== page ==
Lawwell briefing against him in the media wrecked whatever was left of the working relationship and when he publicly spoke out against yet another signing imposed on him in the January window the writing was on the wall and it was a matter of time.
His one triumphant managerial appointment, the one which went the distance, was that of Gordon Strachan and Strachan got better backing than any Celtic manager had until Ange. What was the result of giving a manager total support and the freedom to work? Success. The one year they failed to back Strachan ended in a loss and Ibrox won the next two as well.
I think Lawwell has been a competent administrator and nothing more.
He did not significantly grow our revenues except for establishing us as a selling club, which for years has hidden the basic truth that we didn’t move forward under him.
He interfered in too many areas which were not his purview and failed to get tough at the SFA.
Lawwell established a reputation as a control freak.
The idea that a man such as this will come into our club, in the top position, and limit himself to chairing meetings is preposterous and nobody should take it remotely seriously. If he attempts to interfere there have to be people at the club strong enough to push back.
My concern is that the most important one may decide it’s just not worth the trouble to do it.
At that long ago meeting with him, on the day after he’d briefed against Rodgers, I told him that if things went badly wrong he would never hear the name Steven Fletcher again, a response to his historic mistake in the Wilo Flood window.
The way Rodgers left spared him a lot of the flak he should have taken for that.
Those who want to rehabilitate his reputation claim that the hiring of Ange does that.
It is amazing that none of them bothers to conclude that he should also take the blame for the Eddie Howe debacle, and the way it left us on the brink before the season started.
And Ange’s appointment should be seen in that light.
If we hadn’t had contacts with the City Group, what was our Plan B?
Ange’s hiring was, whatever way it is dressed up, an enormous gamble.
A 50 something manager with no experience in a top flight European league, or of significant moves in the transfer market.
Giving Lawwell credit for that is like giving your partner credit for winning at the poker table when they’ve staked everything on the last river card. If it comes up, against all the odds, you win big … but if you lose … you lose it all.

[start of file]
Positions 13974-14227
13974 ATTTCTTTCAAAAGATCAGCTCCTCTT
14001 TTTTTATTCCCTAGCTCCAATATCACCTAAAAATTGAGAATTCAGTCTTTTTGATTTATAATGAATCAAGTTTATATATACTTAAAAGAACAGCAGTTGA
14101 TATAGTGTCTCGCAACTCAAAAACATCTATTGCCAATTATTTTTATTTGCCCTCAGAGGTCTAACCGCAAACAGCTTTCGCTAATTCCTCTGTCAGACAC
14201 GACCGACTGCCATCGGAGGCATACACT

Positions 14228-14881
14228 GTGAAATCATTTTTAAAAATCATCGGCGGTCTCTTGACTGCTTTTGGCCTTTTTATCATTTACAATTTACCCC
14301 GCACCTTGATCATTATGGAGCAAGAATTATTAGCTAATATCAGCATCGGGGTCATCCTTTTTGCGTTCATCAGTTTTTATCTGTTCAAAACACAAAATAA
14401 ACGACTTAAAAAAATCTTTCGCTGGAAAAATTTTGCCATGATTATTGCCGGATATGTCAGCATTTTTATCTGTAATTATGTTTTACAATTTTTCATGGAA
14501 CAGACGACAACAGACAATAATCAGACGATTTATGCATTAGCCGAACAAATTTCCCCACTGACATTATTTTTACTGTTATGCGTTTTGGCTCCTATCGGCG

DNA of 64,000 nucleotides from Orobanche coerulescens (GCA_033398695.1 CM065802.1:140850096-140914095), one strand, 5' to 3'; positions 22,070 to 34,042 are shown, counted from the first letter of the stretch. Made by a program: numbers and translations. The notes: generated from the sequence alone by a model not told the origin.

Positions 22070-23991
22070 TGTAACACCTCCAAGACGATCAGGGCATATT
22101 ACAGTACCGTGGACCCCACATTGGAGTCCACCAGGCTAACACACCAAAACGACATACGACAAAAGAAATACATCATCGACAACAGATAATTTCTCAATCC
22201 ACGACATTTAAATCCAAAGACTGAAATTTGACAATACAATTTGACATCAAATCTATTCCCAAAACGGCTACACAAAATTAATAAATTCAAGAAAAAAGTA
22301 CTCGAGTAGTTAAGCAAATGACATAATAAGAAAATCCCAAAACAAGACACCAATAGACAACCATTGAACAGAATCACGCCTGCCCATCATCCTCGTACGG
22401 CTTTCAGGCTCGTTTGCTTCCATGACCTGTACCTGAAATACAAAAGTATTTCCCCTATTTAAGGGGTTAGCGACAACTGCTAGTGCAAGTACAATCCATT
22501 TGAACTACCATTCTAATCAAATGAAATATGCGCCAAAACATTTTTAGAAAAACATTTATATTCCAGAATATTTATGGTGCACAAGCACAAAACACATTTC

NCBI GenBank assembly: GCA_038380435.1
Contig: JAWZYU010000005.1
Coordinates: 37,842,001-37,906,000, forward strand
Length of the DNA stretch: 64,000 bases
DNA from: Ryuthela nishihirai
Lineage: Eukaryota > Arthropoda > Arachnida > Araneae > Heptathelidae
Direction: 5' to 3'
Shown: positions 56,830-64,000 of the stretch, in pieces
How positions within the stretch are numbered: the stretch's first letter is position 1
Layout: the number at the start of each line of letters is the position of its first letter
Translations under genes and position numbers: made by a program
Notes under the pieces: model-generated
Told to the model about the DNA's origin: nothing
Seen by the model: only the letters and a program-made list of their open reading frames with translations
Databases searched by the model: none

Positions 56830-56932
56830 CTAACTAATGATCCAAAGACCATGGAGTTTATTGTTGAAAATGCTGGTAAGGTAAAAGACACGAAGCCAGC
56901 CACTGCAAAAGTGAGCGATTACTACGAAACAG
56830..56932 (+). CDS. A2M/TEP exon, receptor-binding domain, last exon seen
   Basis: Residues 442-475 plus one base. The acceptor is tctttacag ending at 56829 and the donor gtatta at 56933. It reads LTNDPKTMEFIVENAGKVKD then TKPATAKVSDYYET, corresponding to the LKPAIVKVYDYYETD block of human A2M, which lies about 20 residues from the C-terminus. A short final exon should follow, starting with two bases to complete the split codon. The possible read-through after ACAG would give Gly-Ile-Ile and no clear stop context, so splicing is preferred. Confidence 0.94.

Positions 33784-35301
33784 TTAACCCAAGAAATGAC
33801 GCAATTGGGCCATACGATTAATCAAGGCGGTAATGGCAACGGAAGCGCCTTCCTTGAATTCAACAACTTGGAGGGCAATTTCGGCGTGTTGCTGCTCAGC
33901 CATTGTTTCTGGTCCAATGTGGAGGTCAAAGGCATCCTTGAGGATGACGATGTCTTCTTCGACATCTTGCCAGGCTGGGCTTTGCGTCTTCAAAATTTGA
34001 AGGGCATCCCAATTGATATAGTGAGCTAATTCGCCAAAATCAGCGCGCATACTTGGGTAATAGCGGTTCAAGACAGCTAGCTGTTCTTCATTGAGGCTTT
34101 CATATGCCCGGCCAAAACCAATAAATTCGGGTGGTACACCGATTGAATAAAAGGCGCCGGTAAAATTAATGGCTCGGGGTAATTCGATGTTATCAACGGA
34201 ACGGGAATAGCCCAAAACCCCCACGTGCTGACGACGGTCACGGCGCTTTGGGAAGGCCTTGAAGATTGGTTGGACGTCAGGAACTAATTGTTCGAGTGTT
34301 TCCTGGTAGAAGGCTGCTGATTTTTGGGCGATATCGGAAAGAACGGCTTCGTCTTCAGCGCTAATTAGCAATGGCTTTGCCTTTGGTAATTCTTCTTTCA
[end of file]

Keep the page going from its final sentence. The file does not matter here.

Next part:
Such a reckless gamble, regardless of how it has turned out, sums him up.
He should have been fired for taking a risk like this with our football club.
The success of that appointment is nothing but luck and I cannot see it any other way.
If Ange Postecoglou feels undermined and if that becomes public knowledge then the names of Rodgers, Fletcher and John McGinn are the ones he’ll never need to hear again and his legacy will be a fan uprising like this club hasn’t seen since the old board was ousted.
Phil Mac Giolla Bhain and I chatted about this earlier.
His own feelings on Lawwell’s return barely need to be imagined; he wrote a scathing piece on the subject when it was announced.
It is not an accident that he used a picture of Maryan Shved on that piece.
He was in attendance at a web summit for international journalists and got the opportunity to ask the President of La Liga some questions; the answers, especially on Sportswashing, are fascinating.
Phil’s concern is that Celtic has no obvious “successor” to Dermot Desmond waiting in the wings, as was the case with Fergus … he worries what we might end up with.
It’s not something we should ignore, but it does not mean that there would not be a serious and concerted campaign of action against this board if it came to that.
It must not come to that, but the only reason we’re discussing it is because of this contemptible decision with all of its ghastly implications.
I hope I never get to write another word on this subject.
I hope that I never need to.
If Lawwell allows the current system to work then none of us has anything to worry about.
If he stays in his lane this will all be fine. If.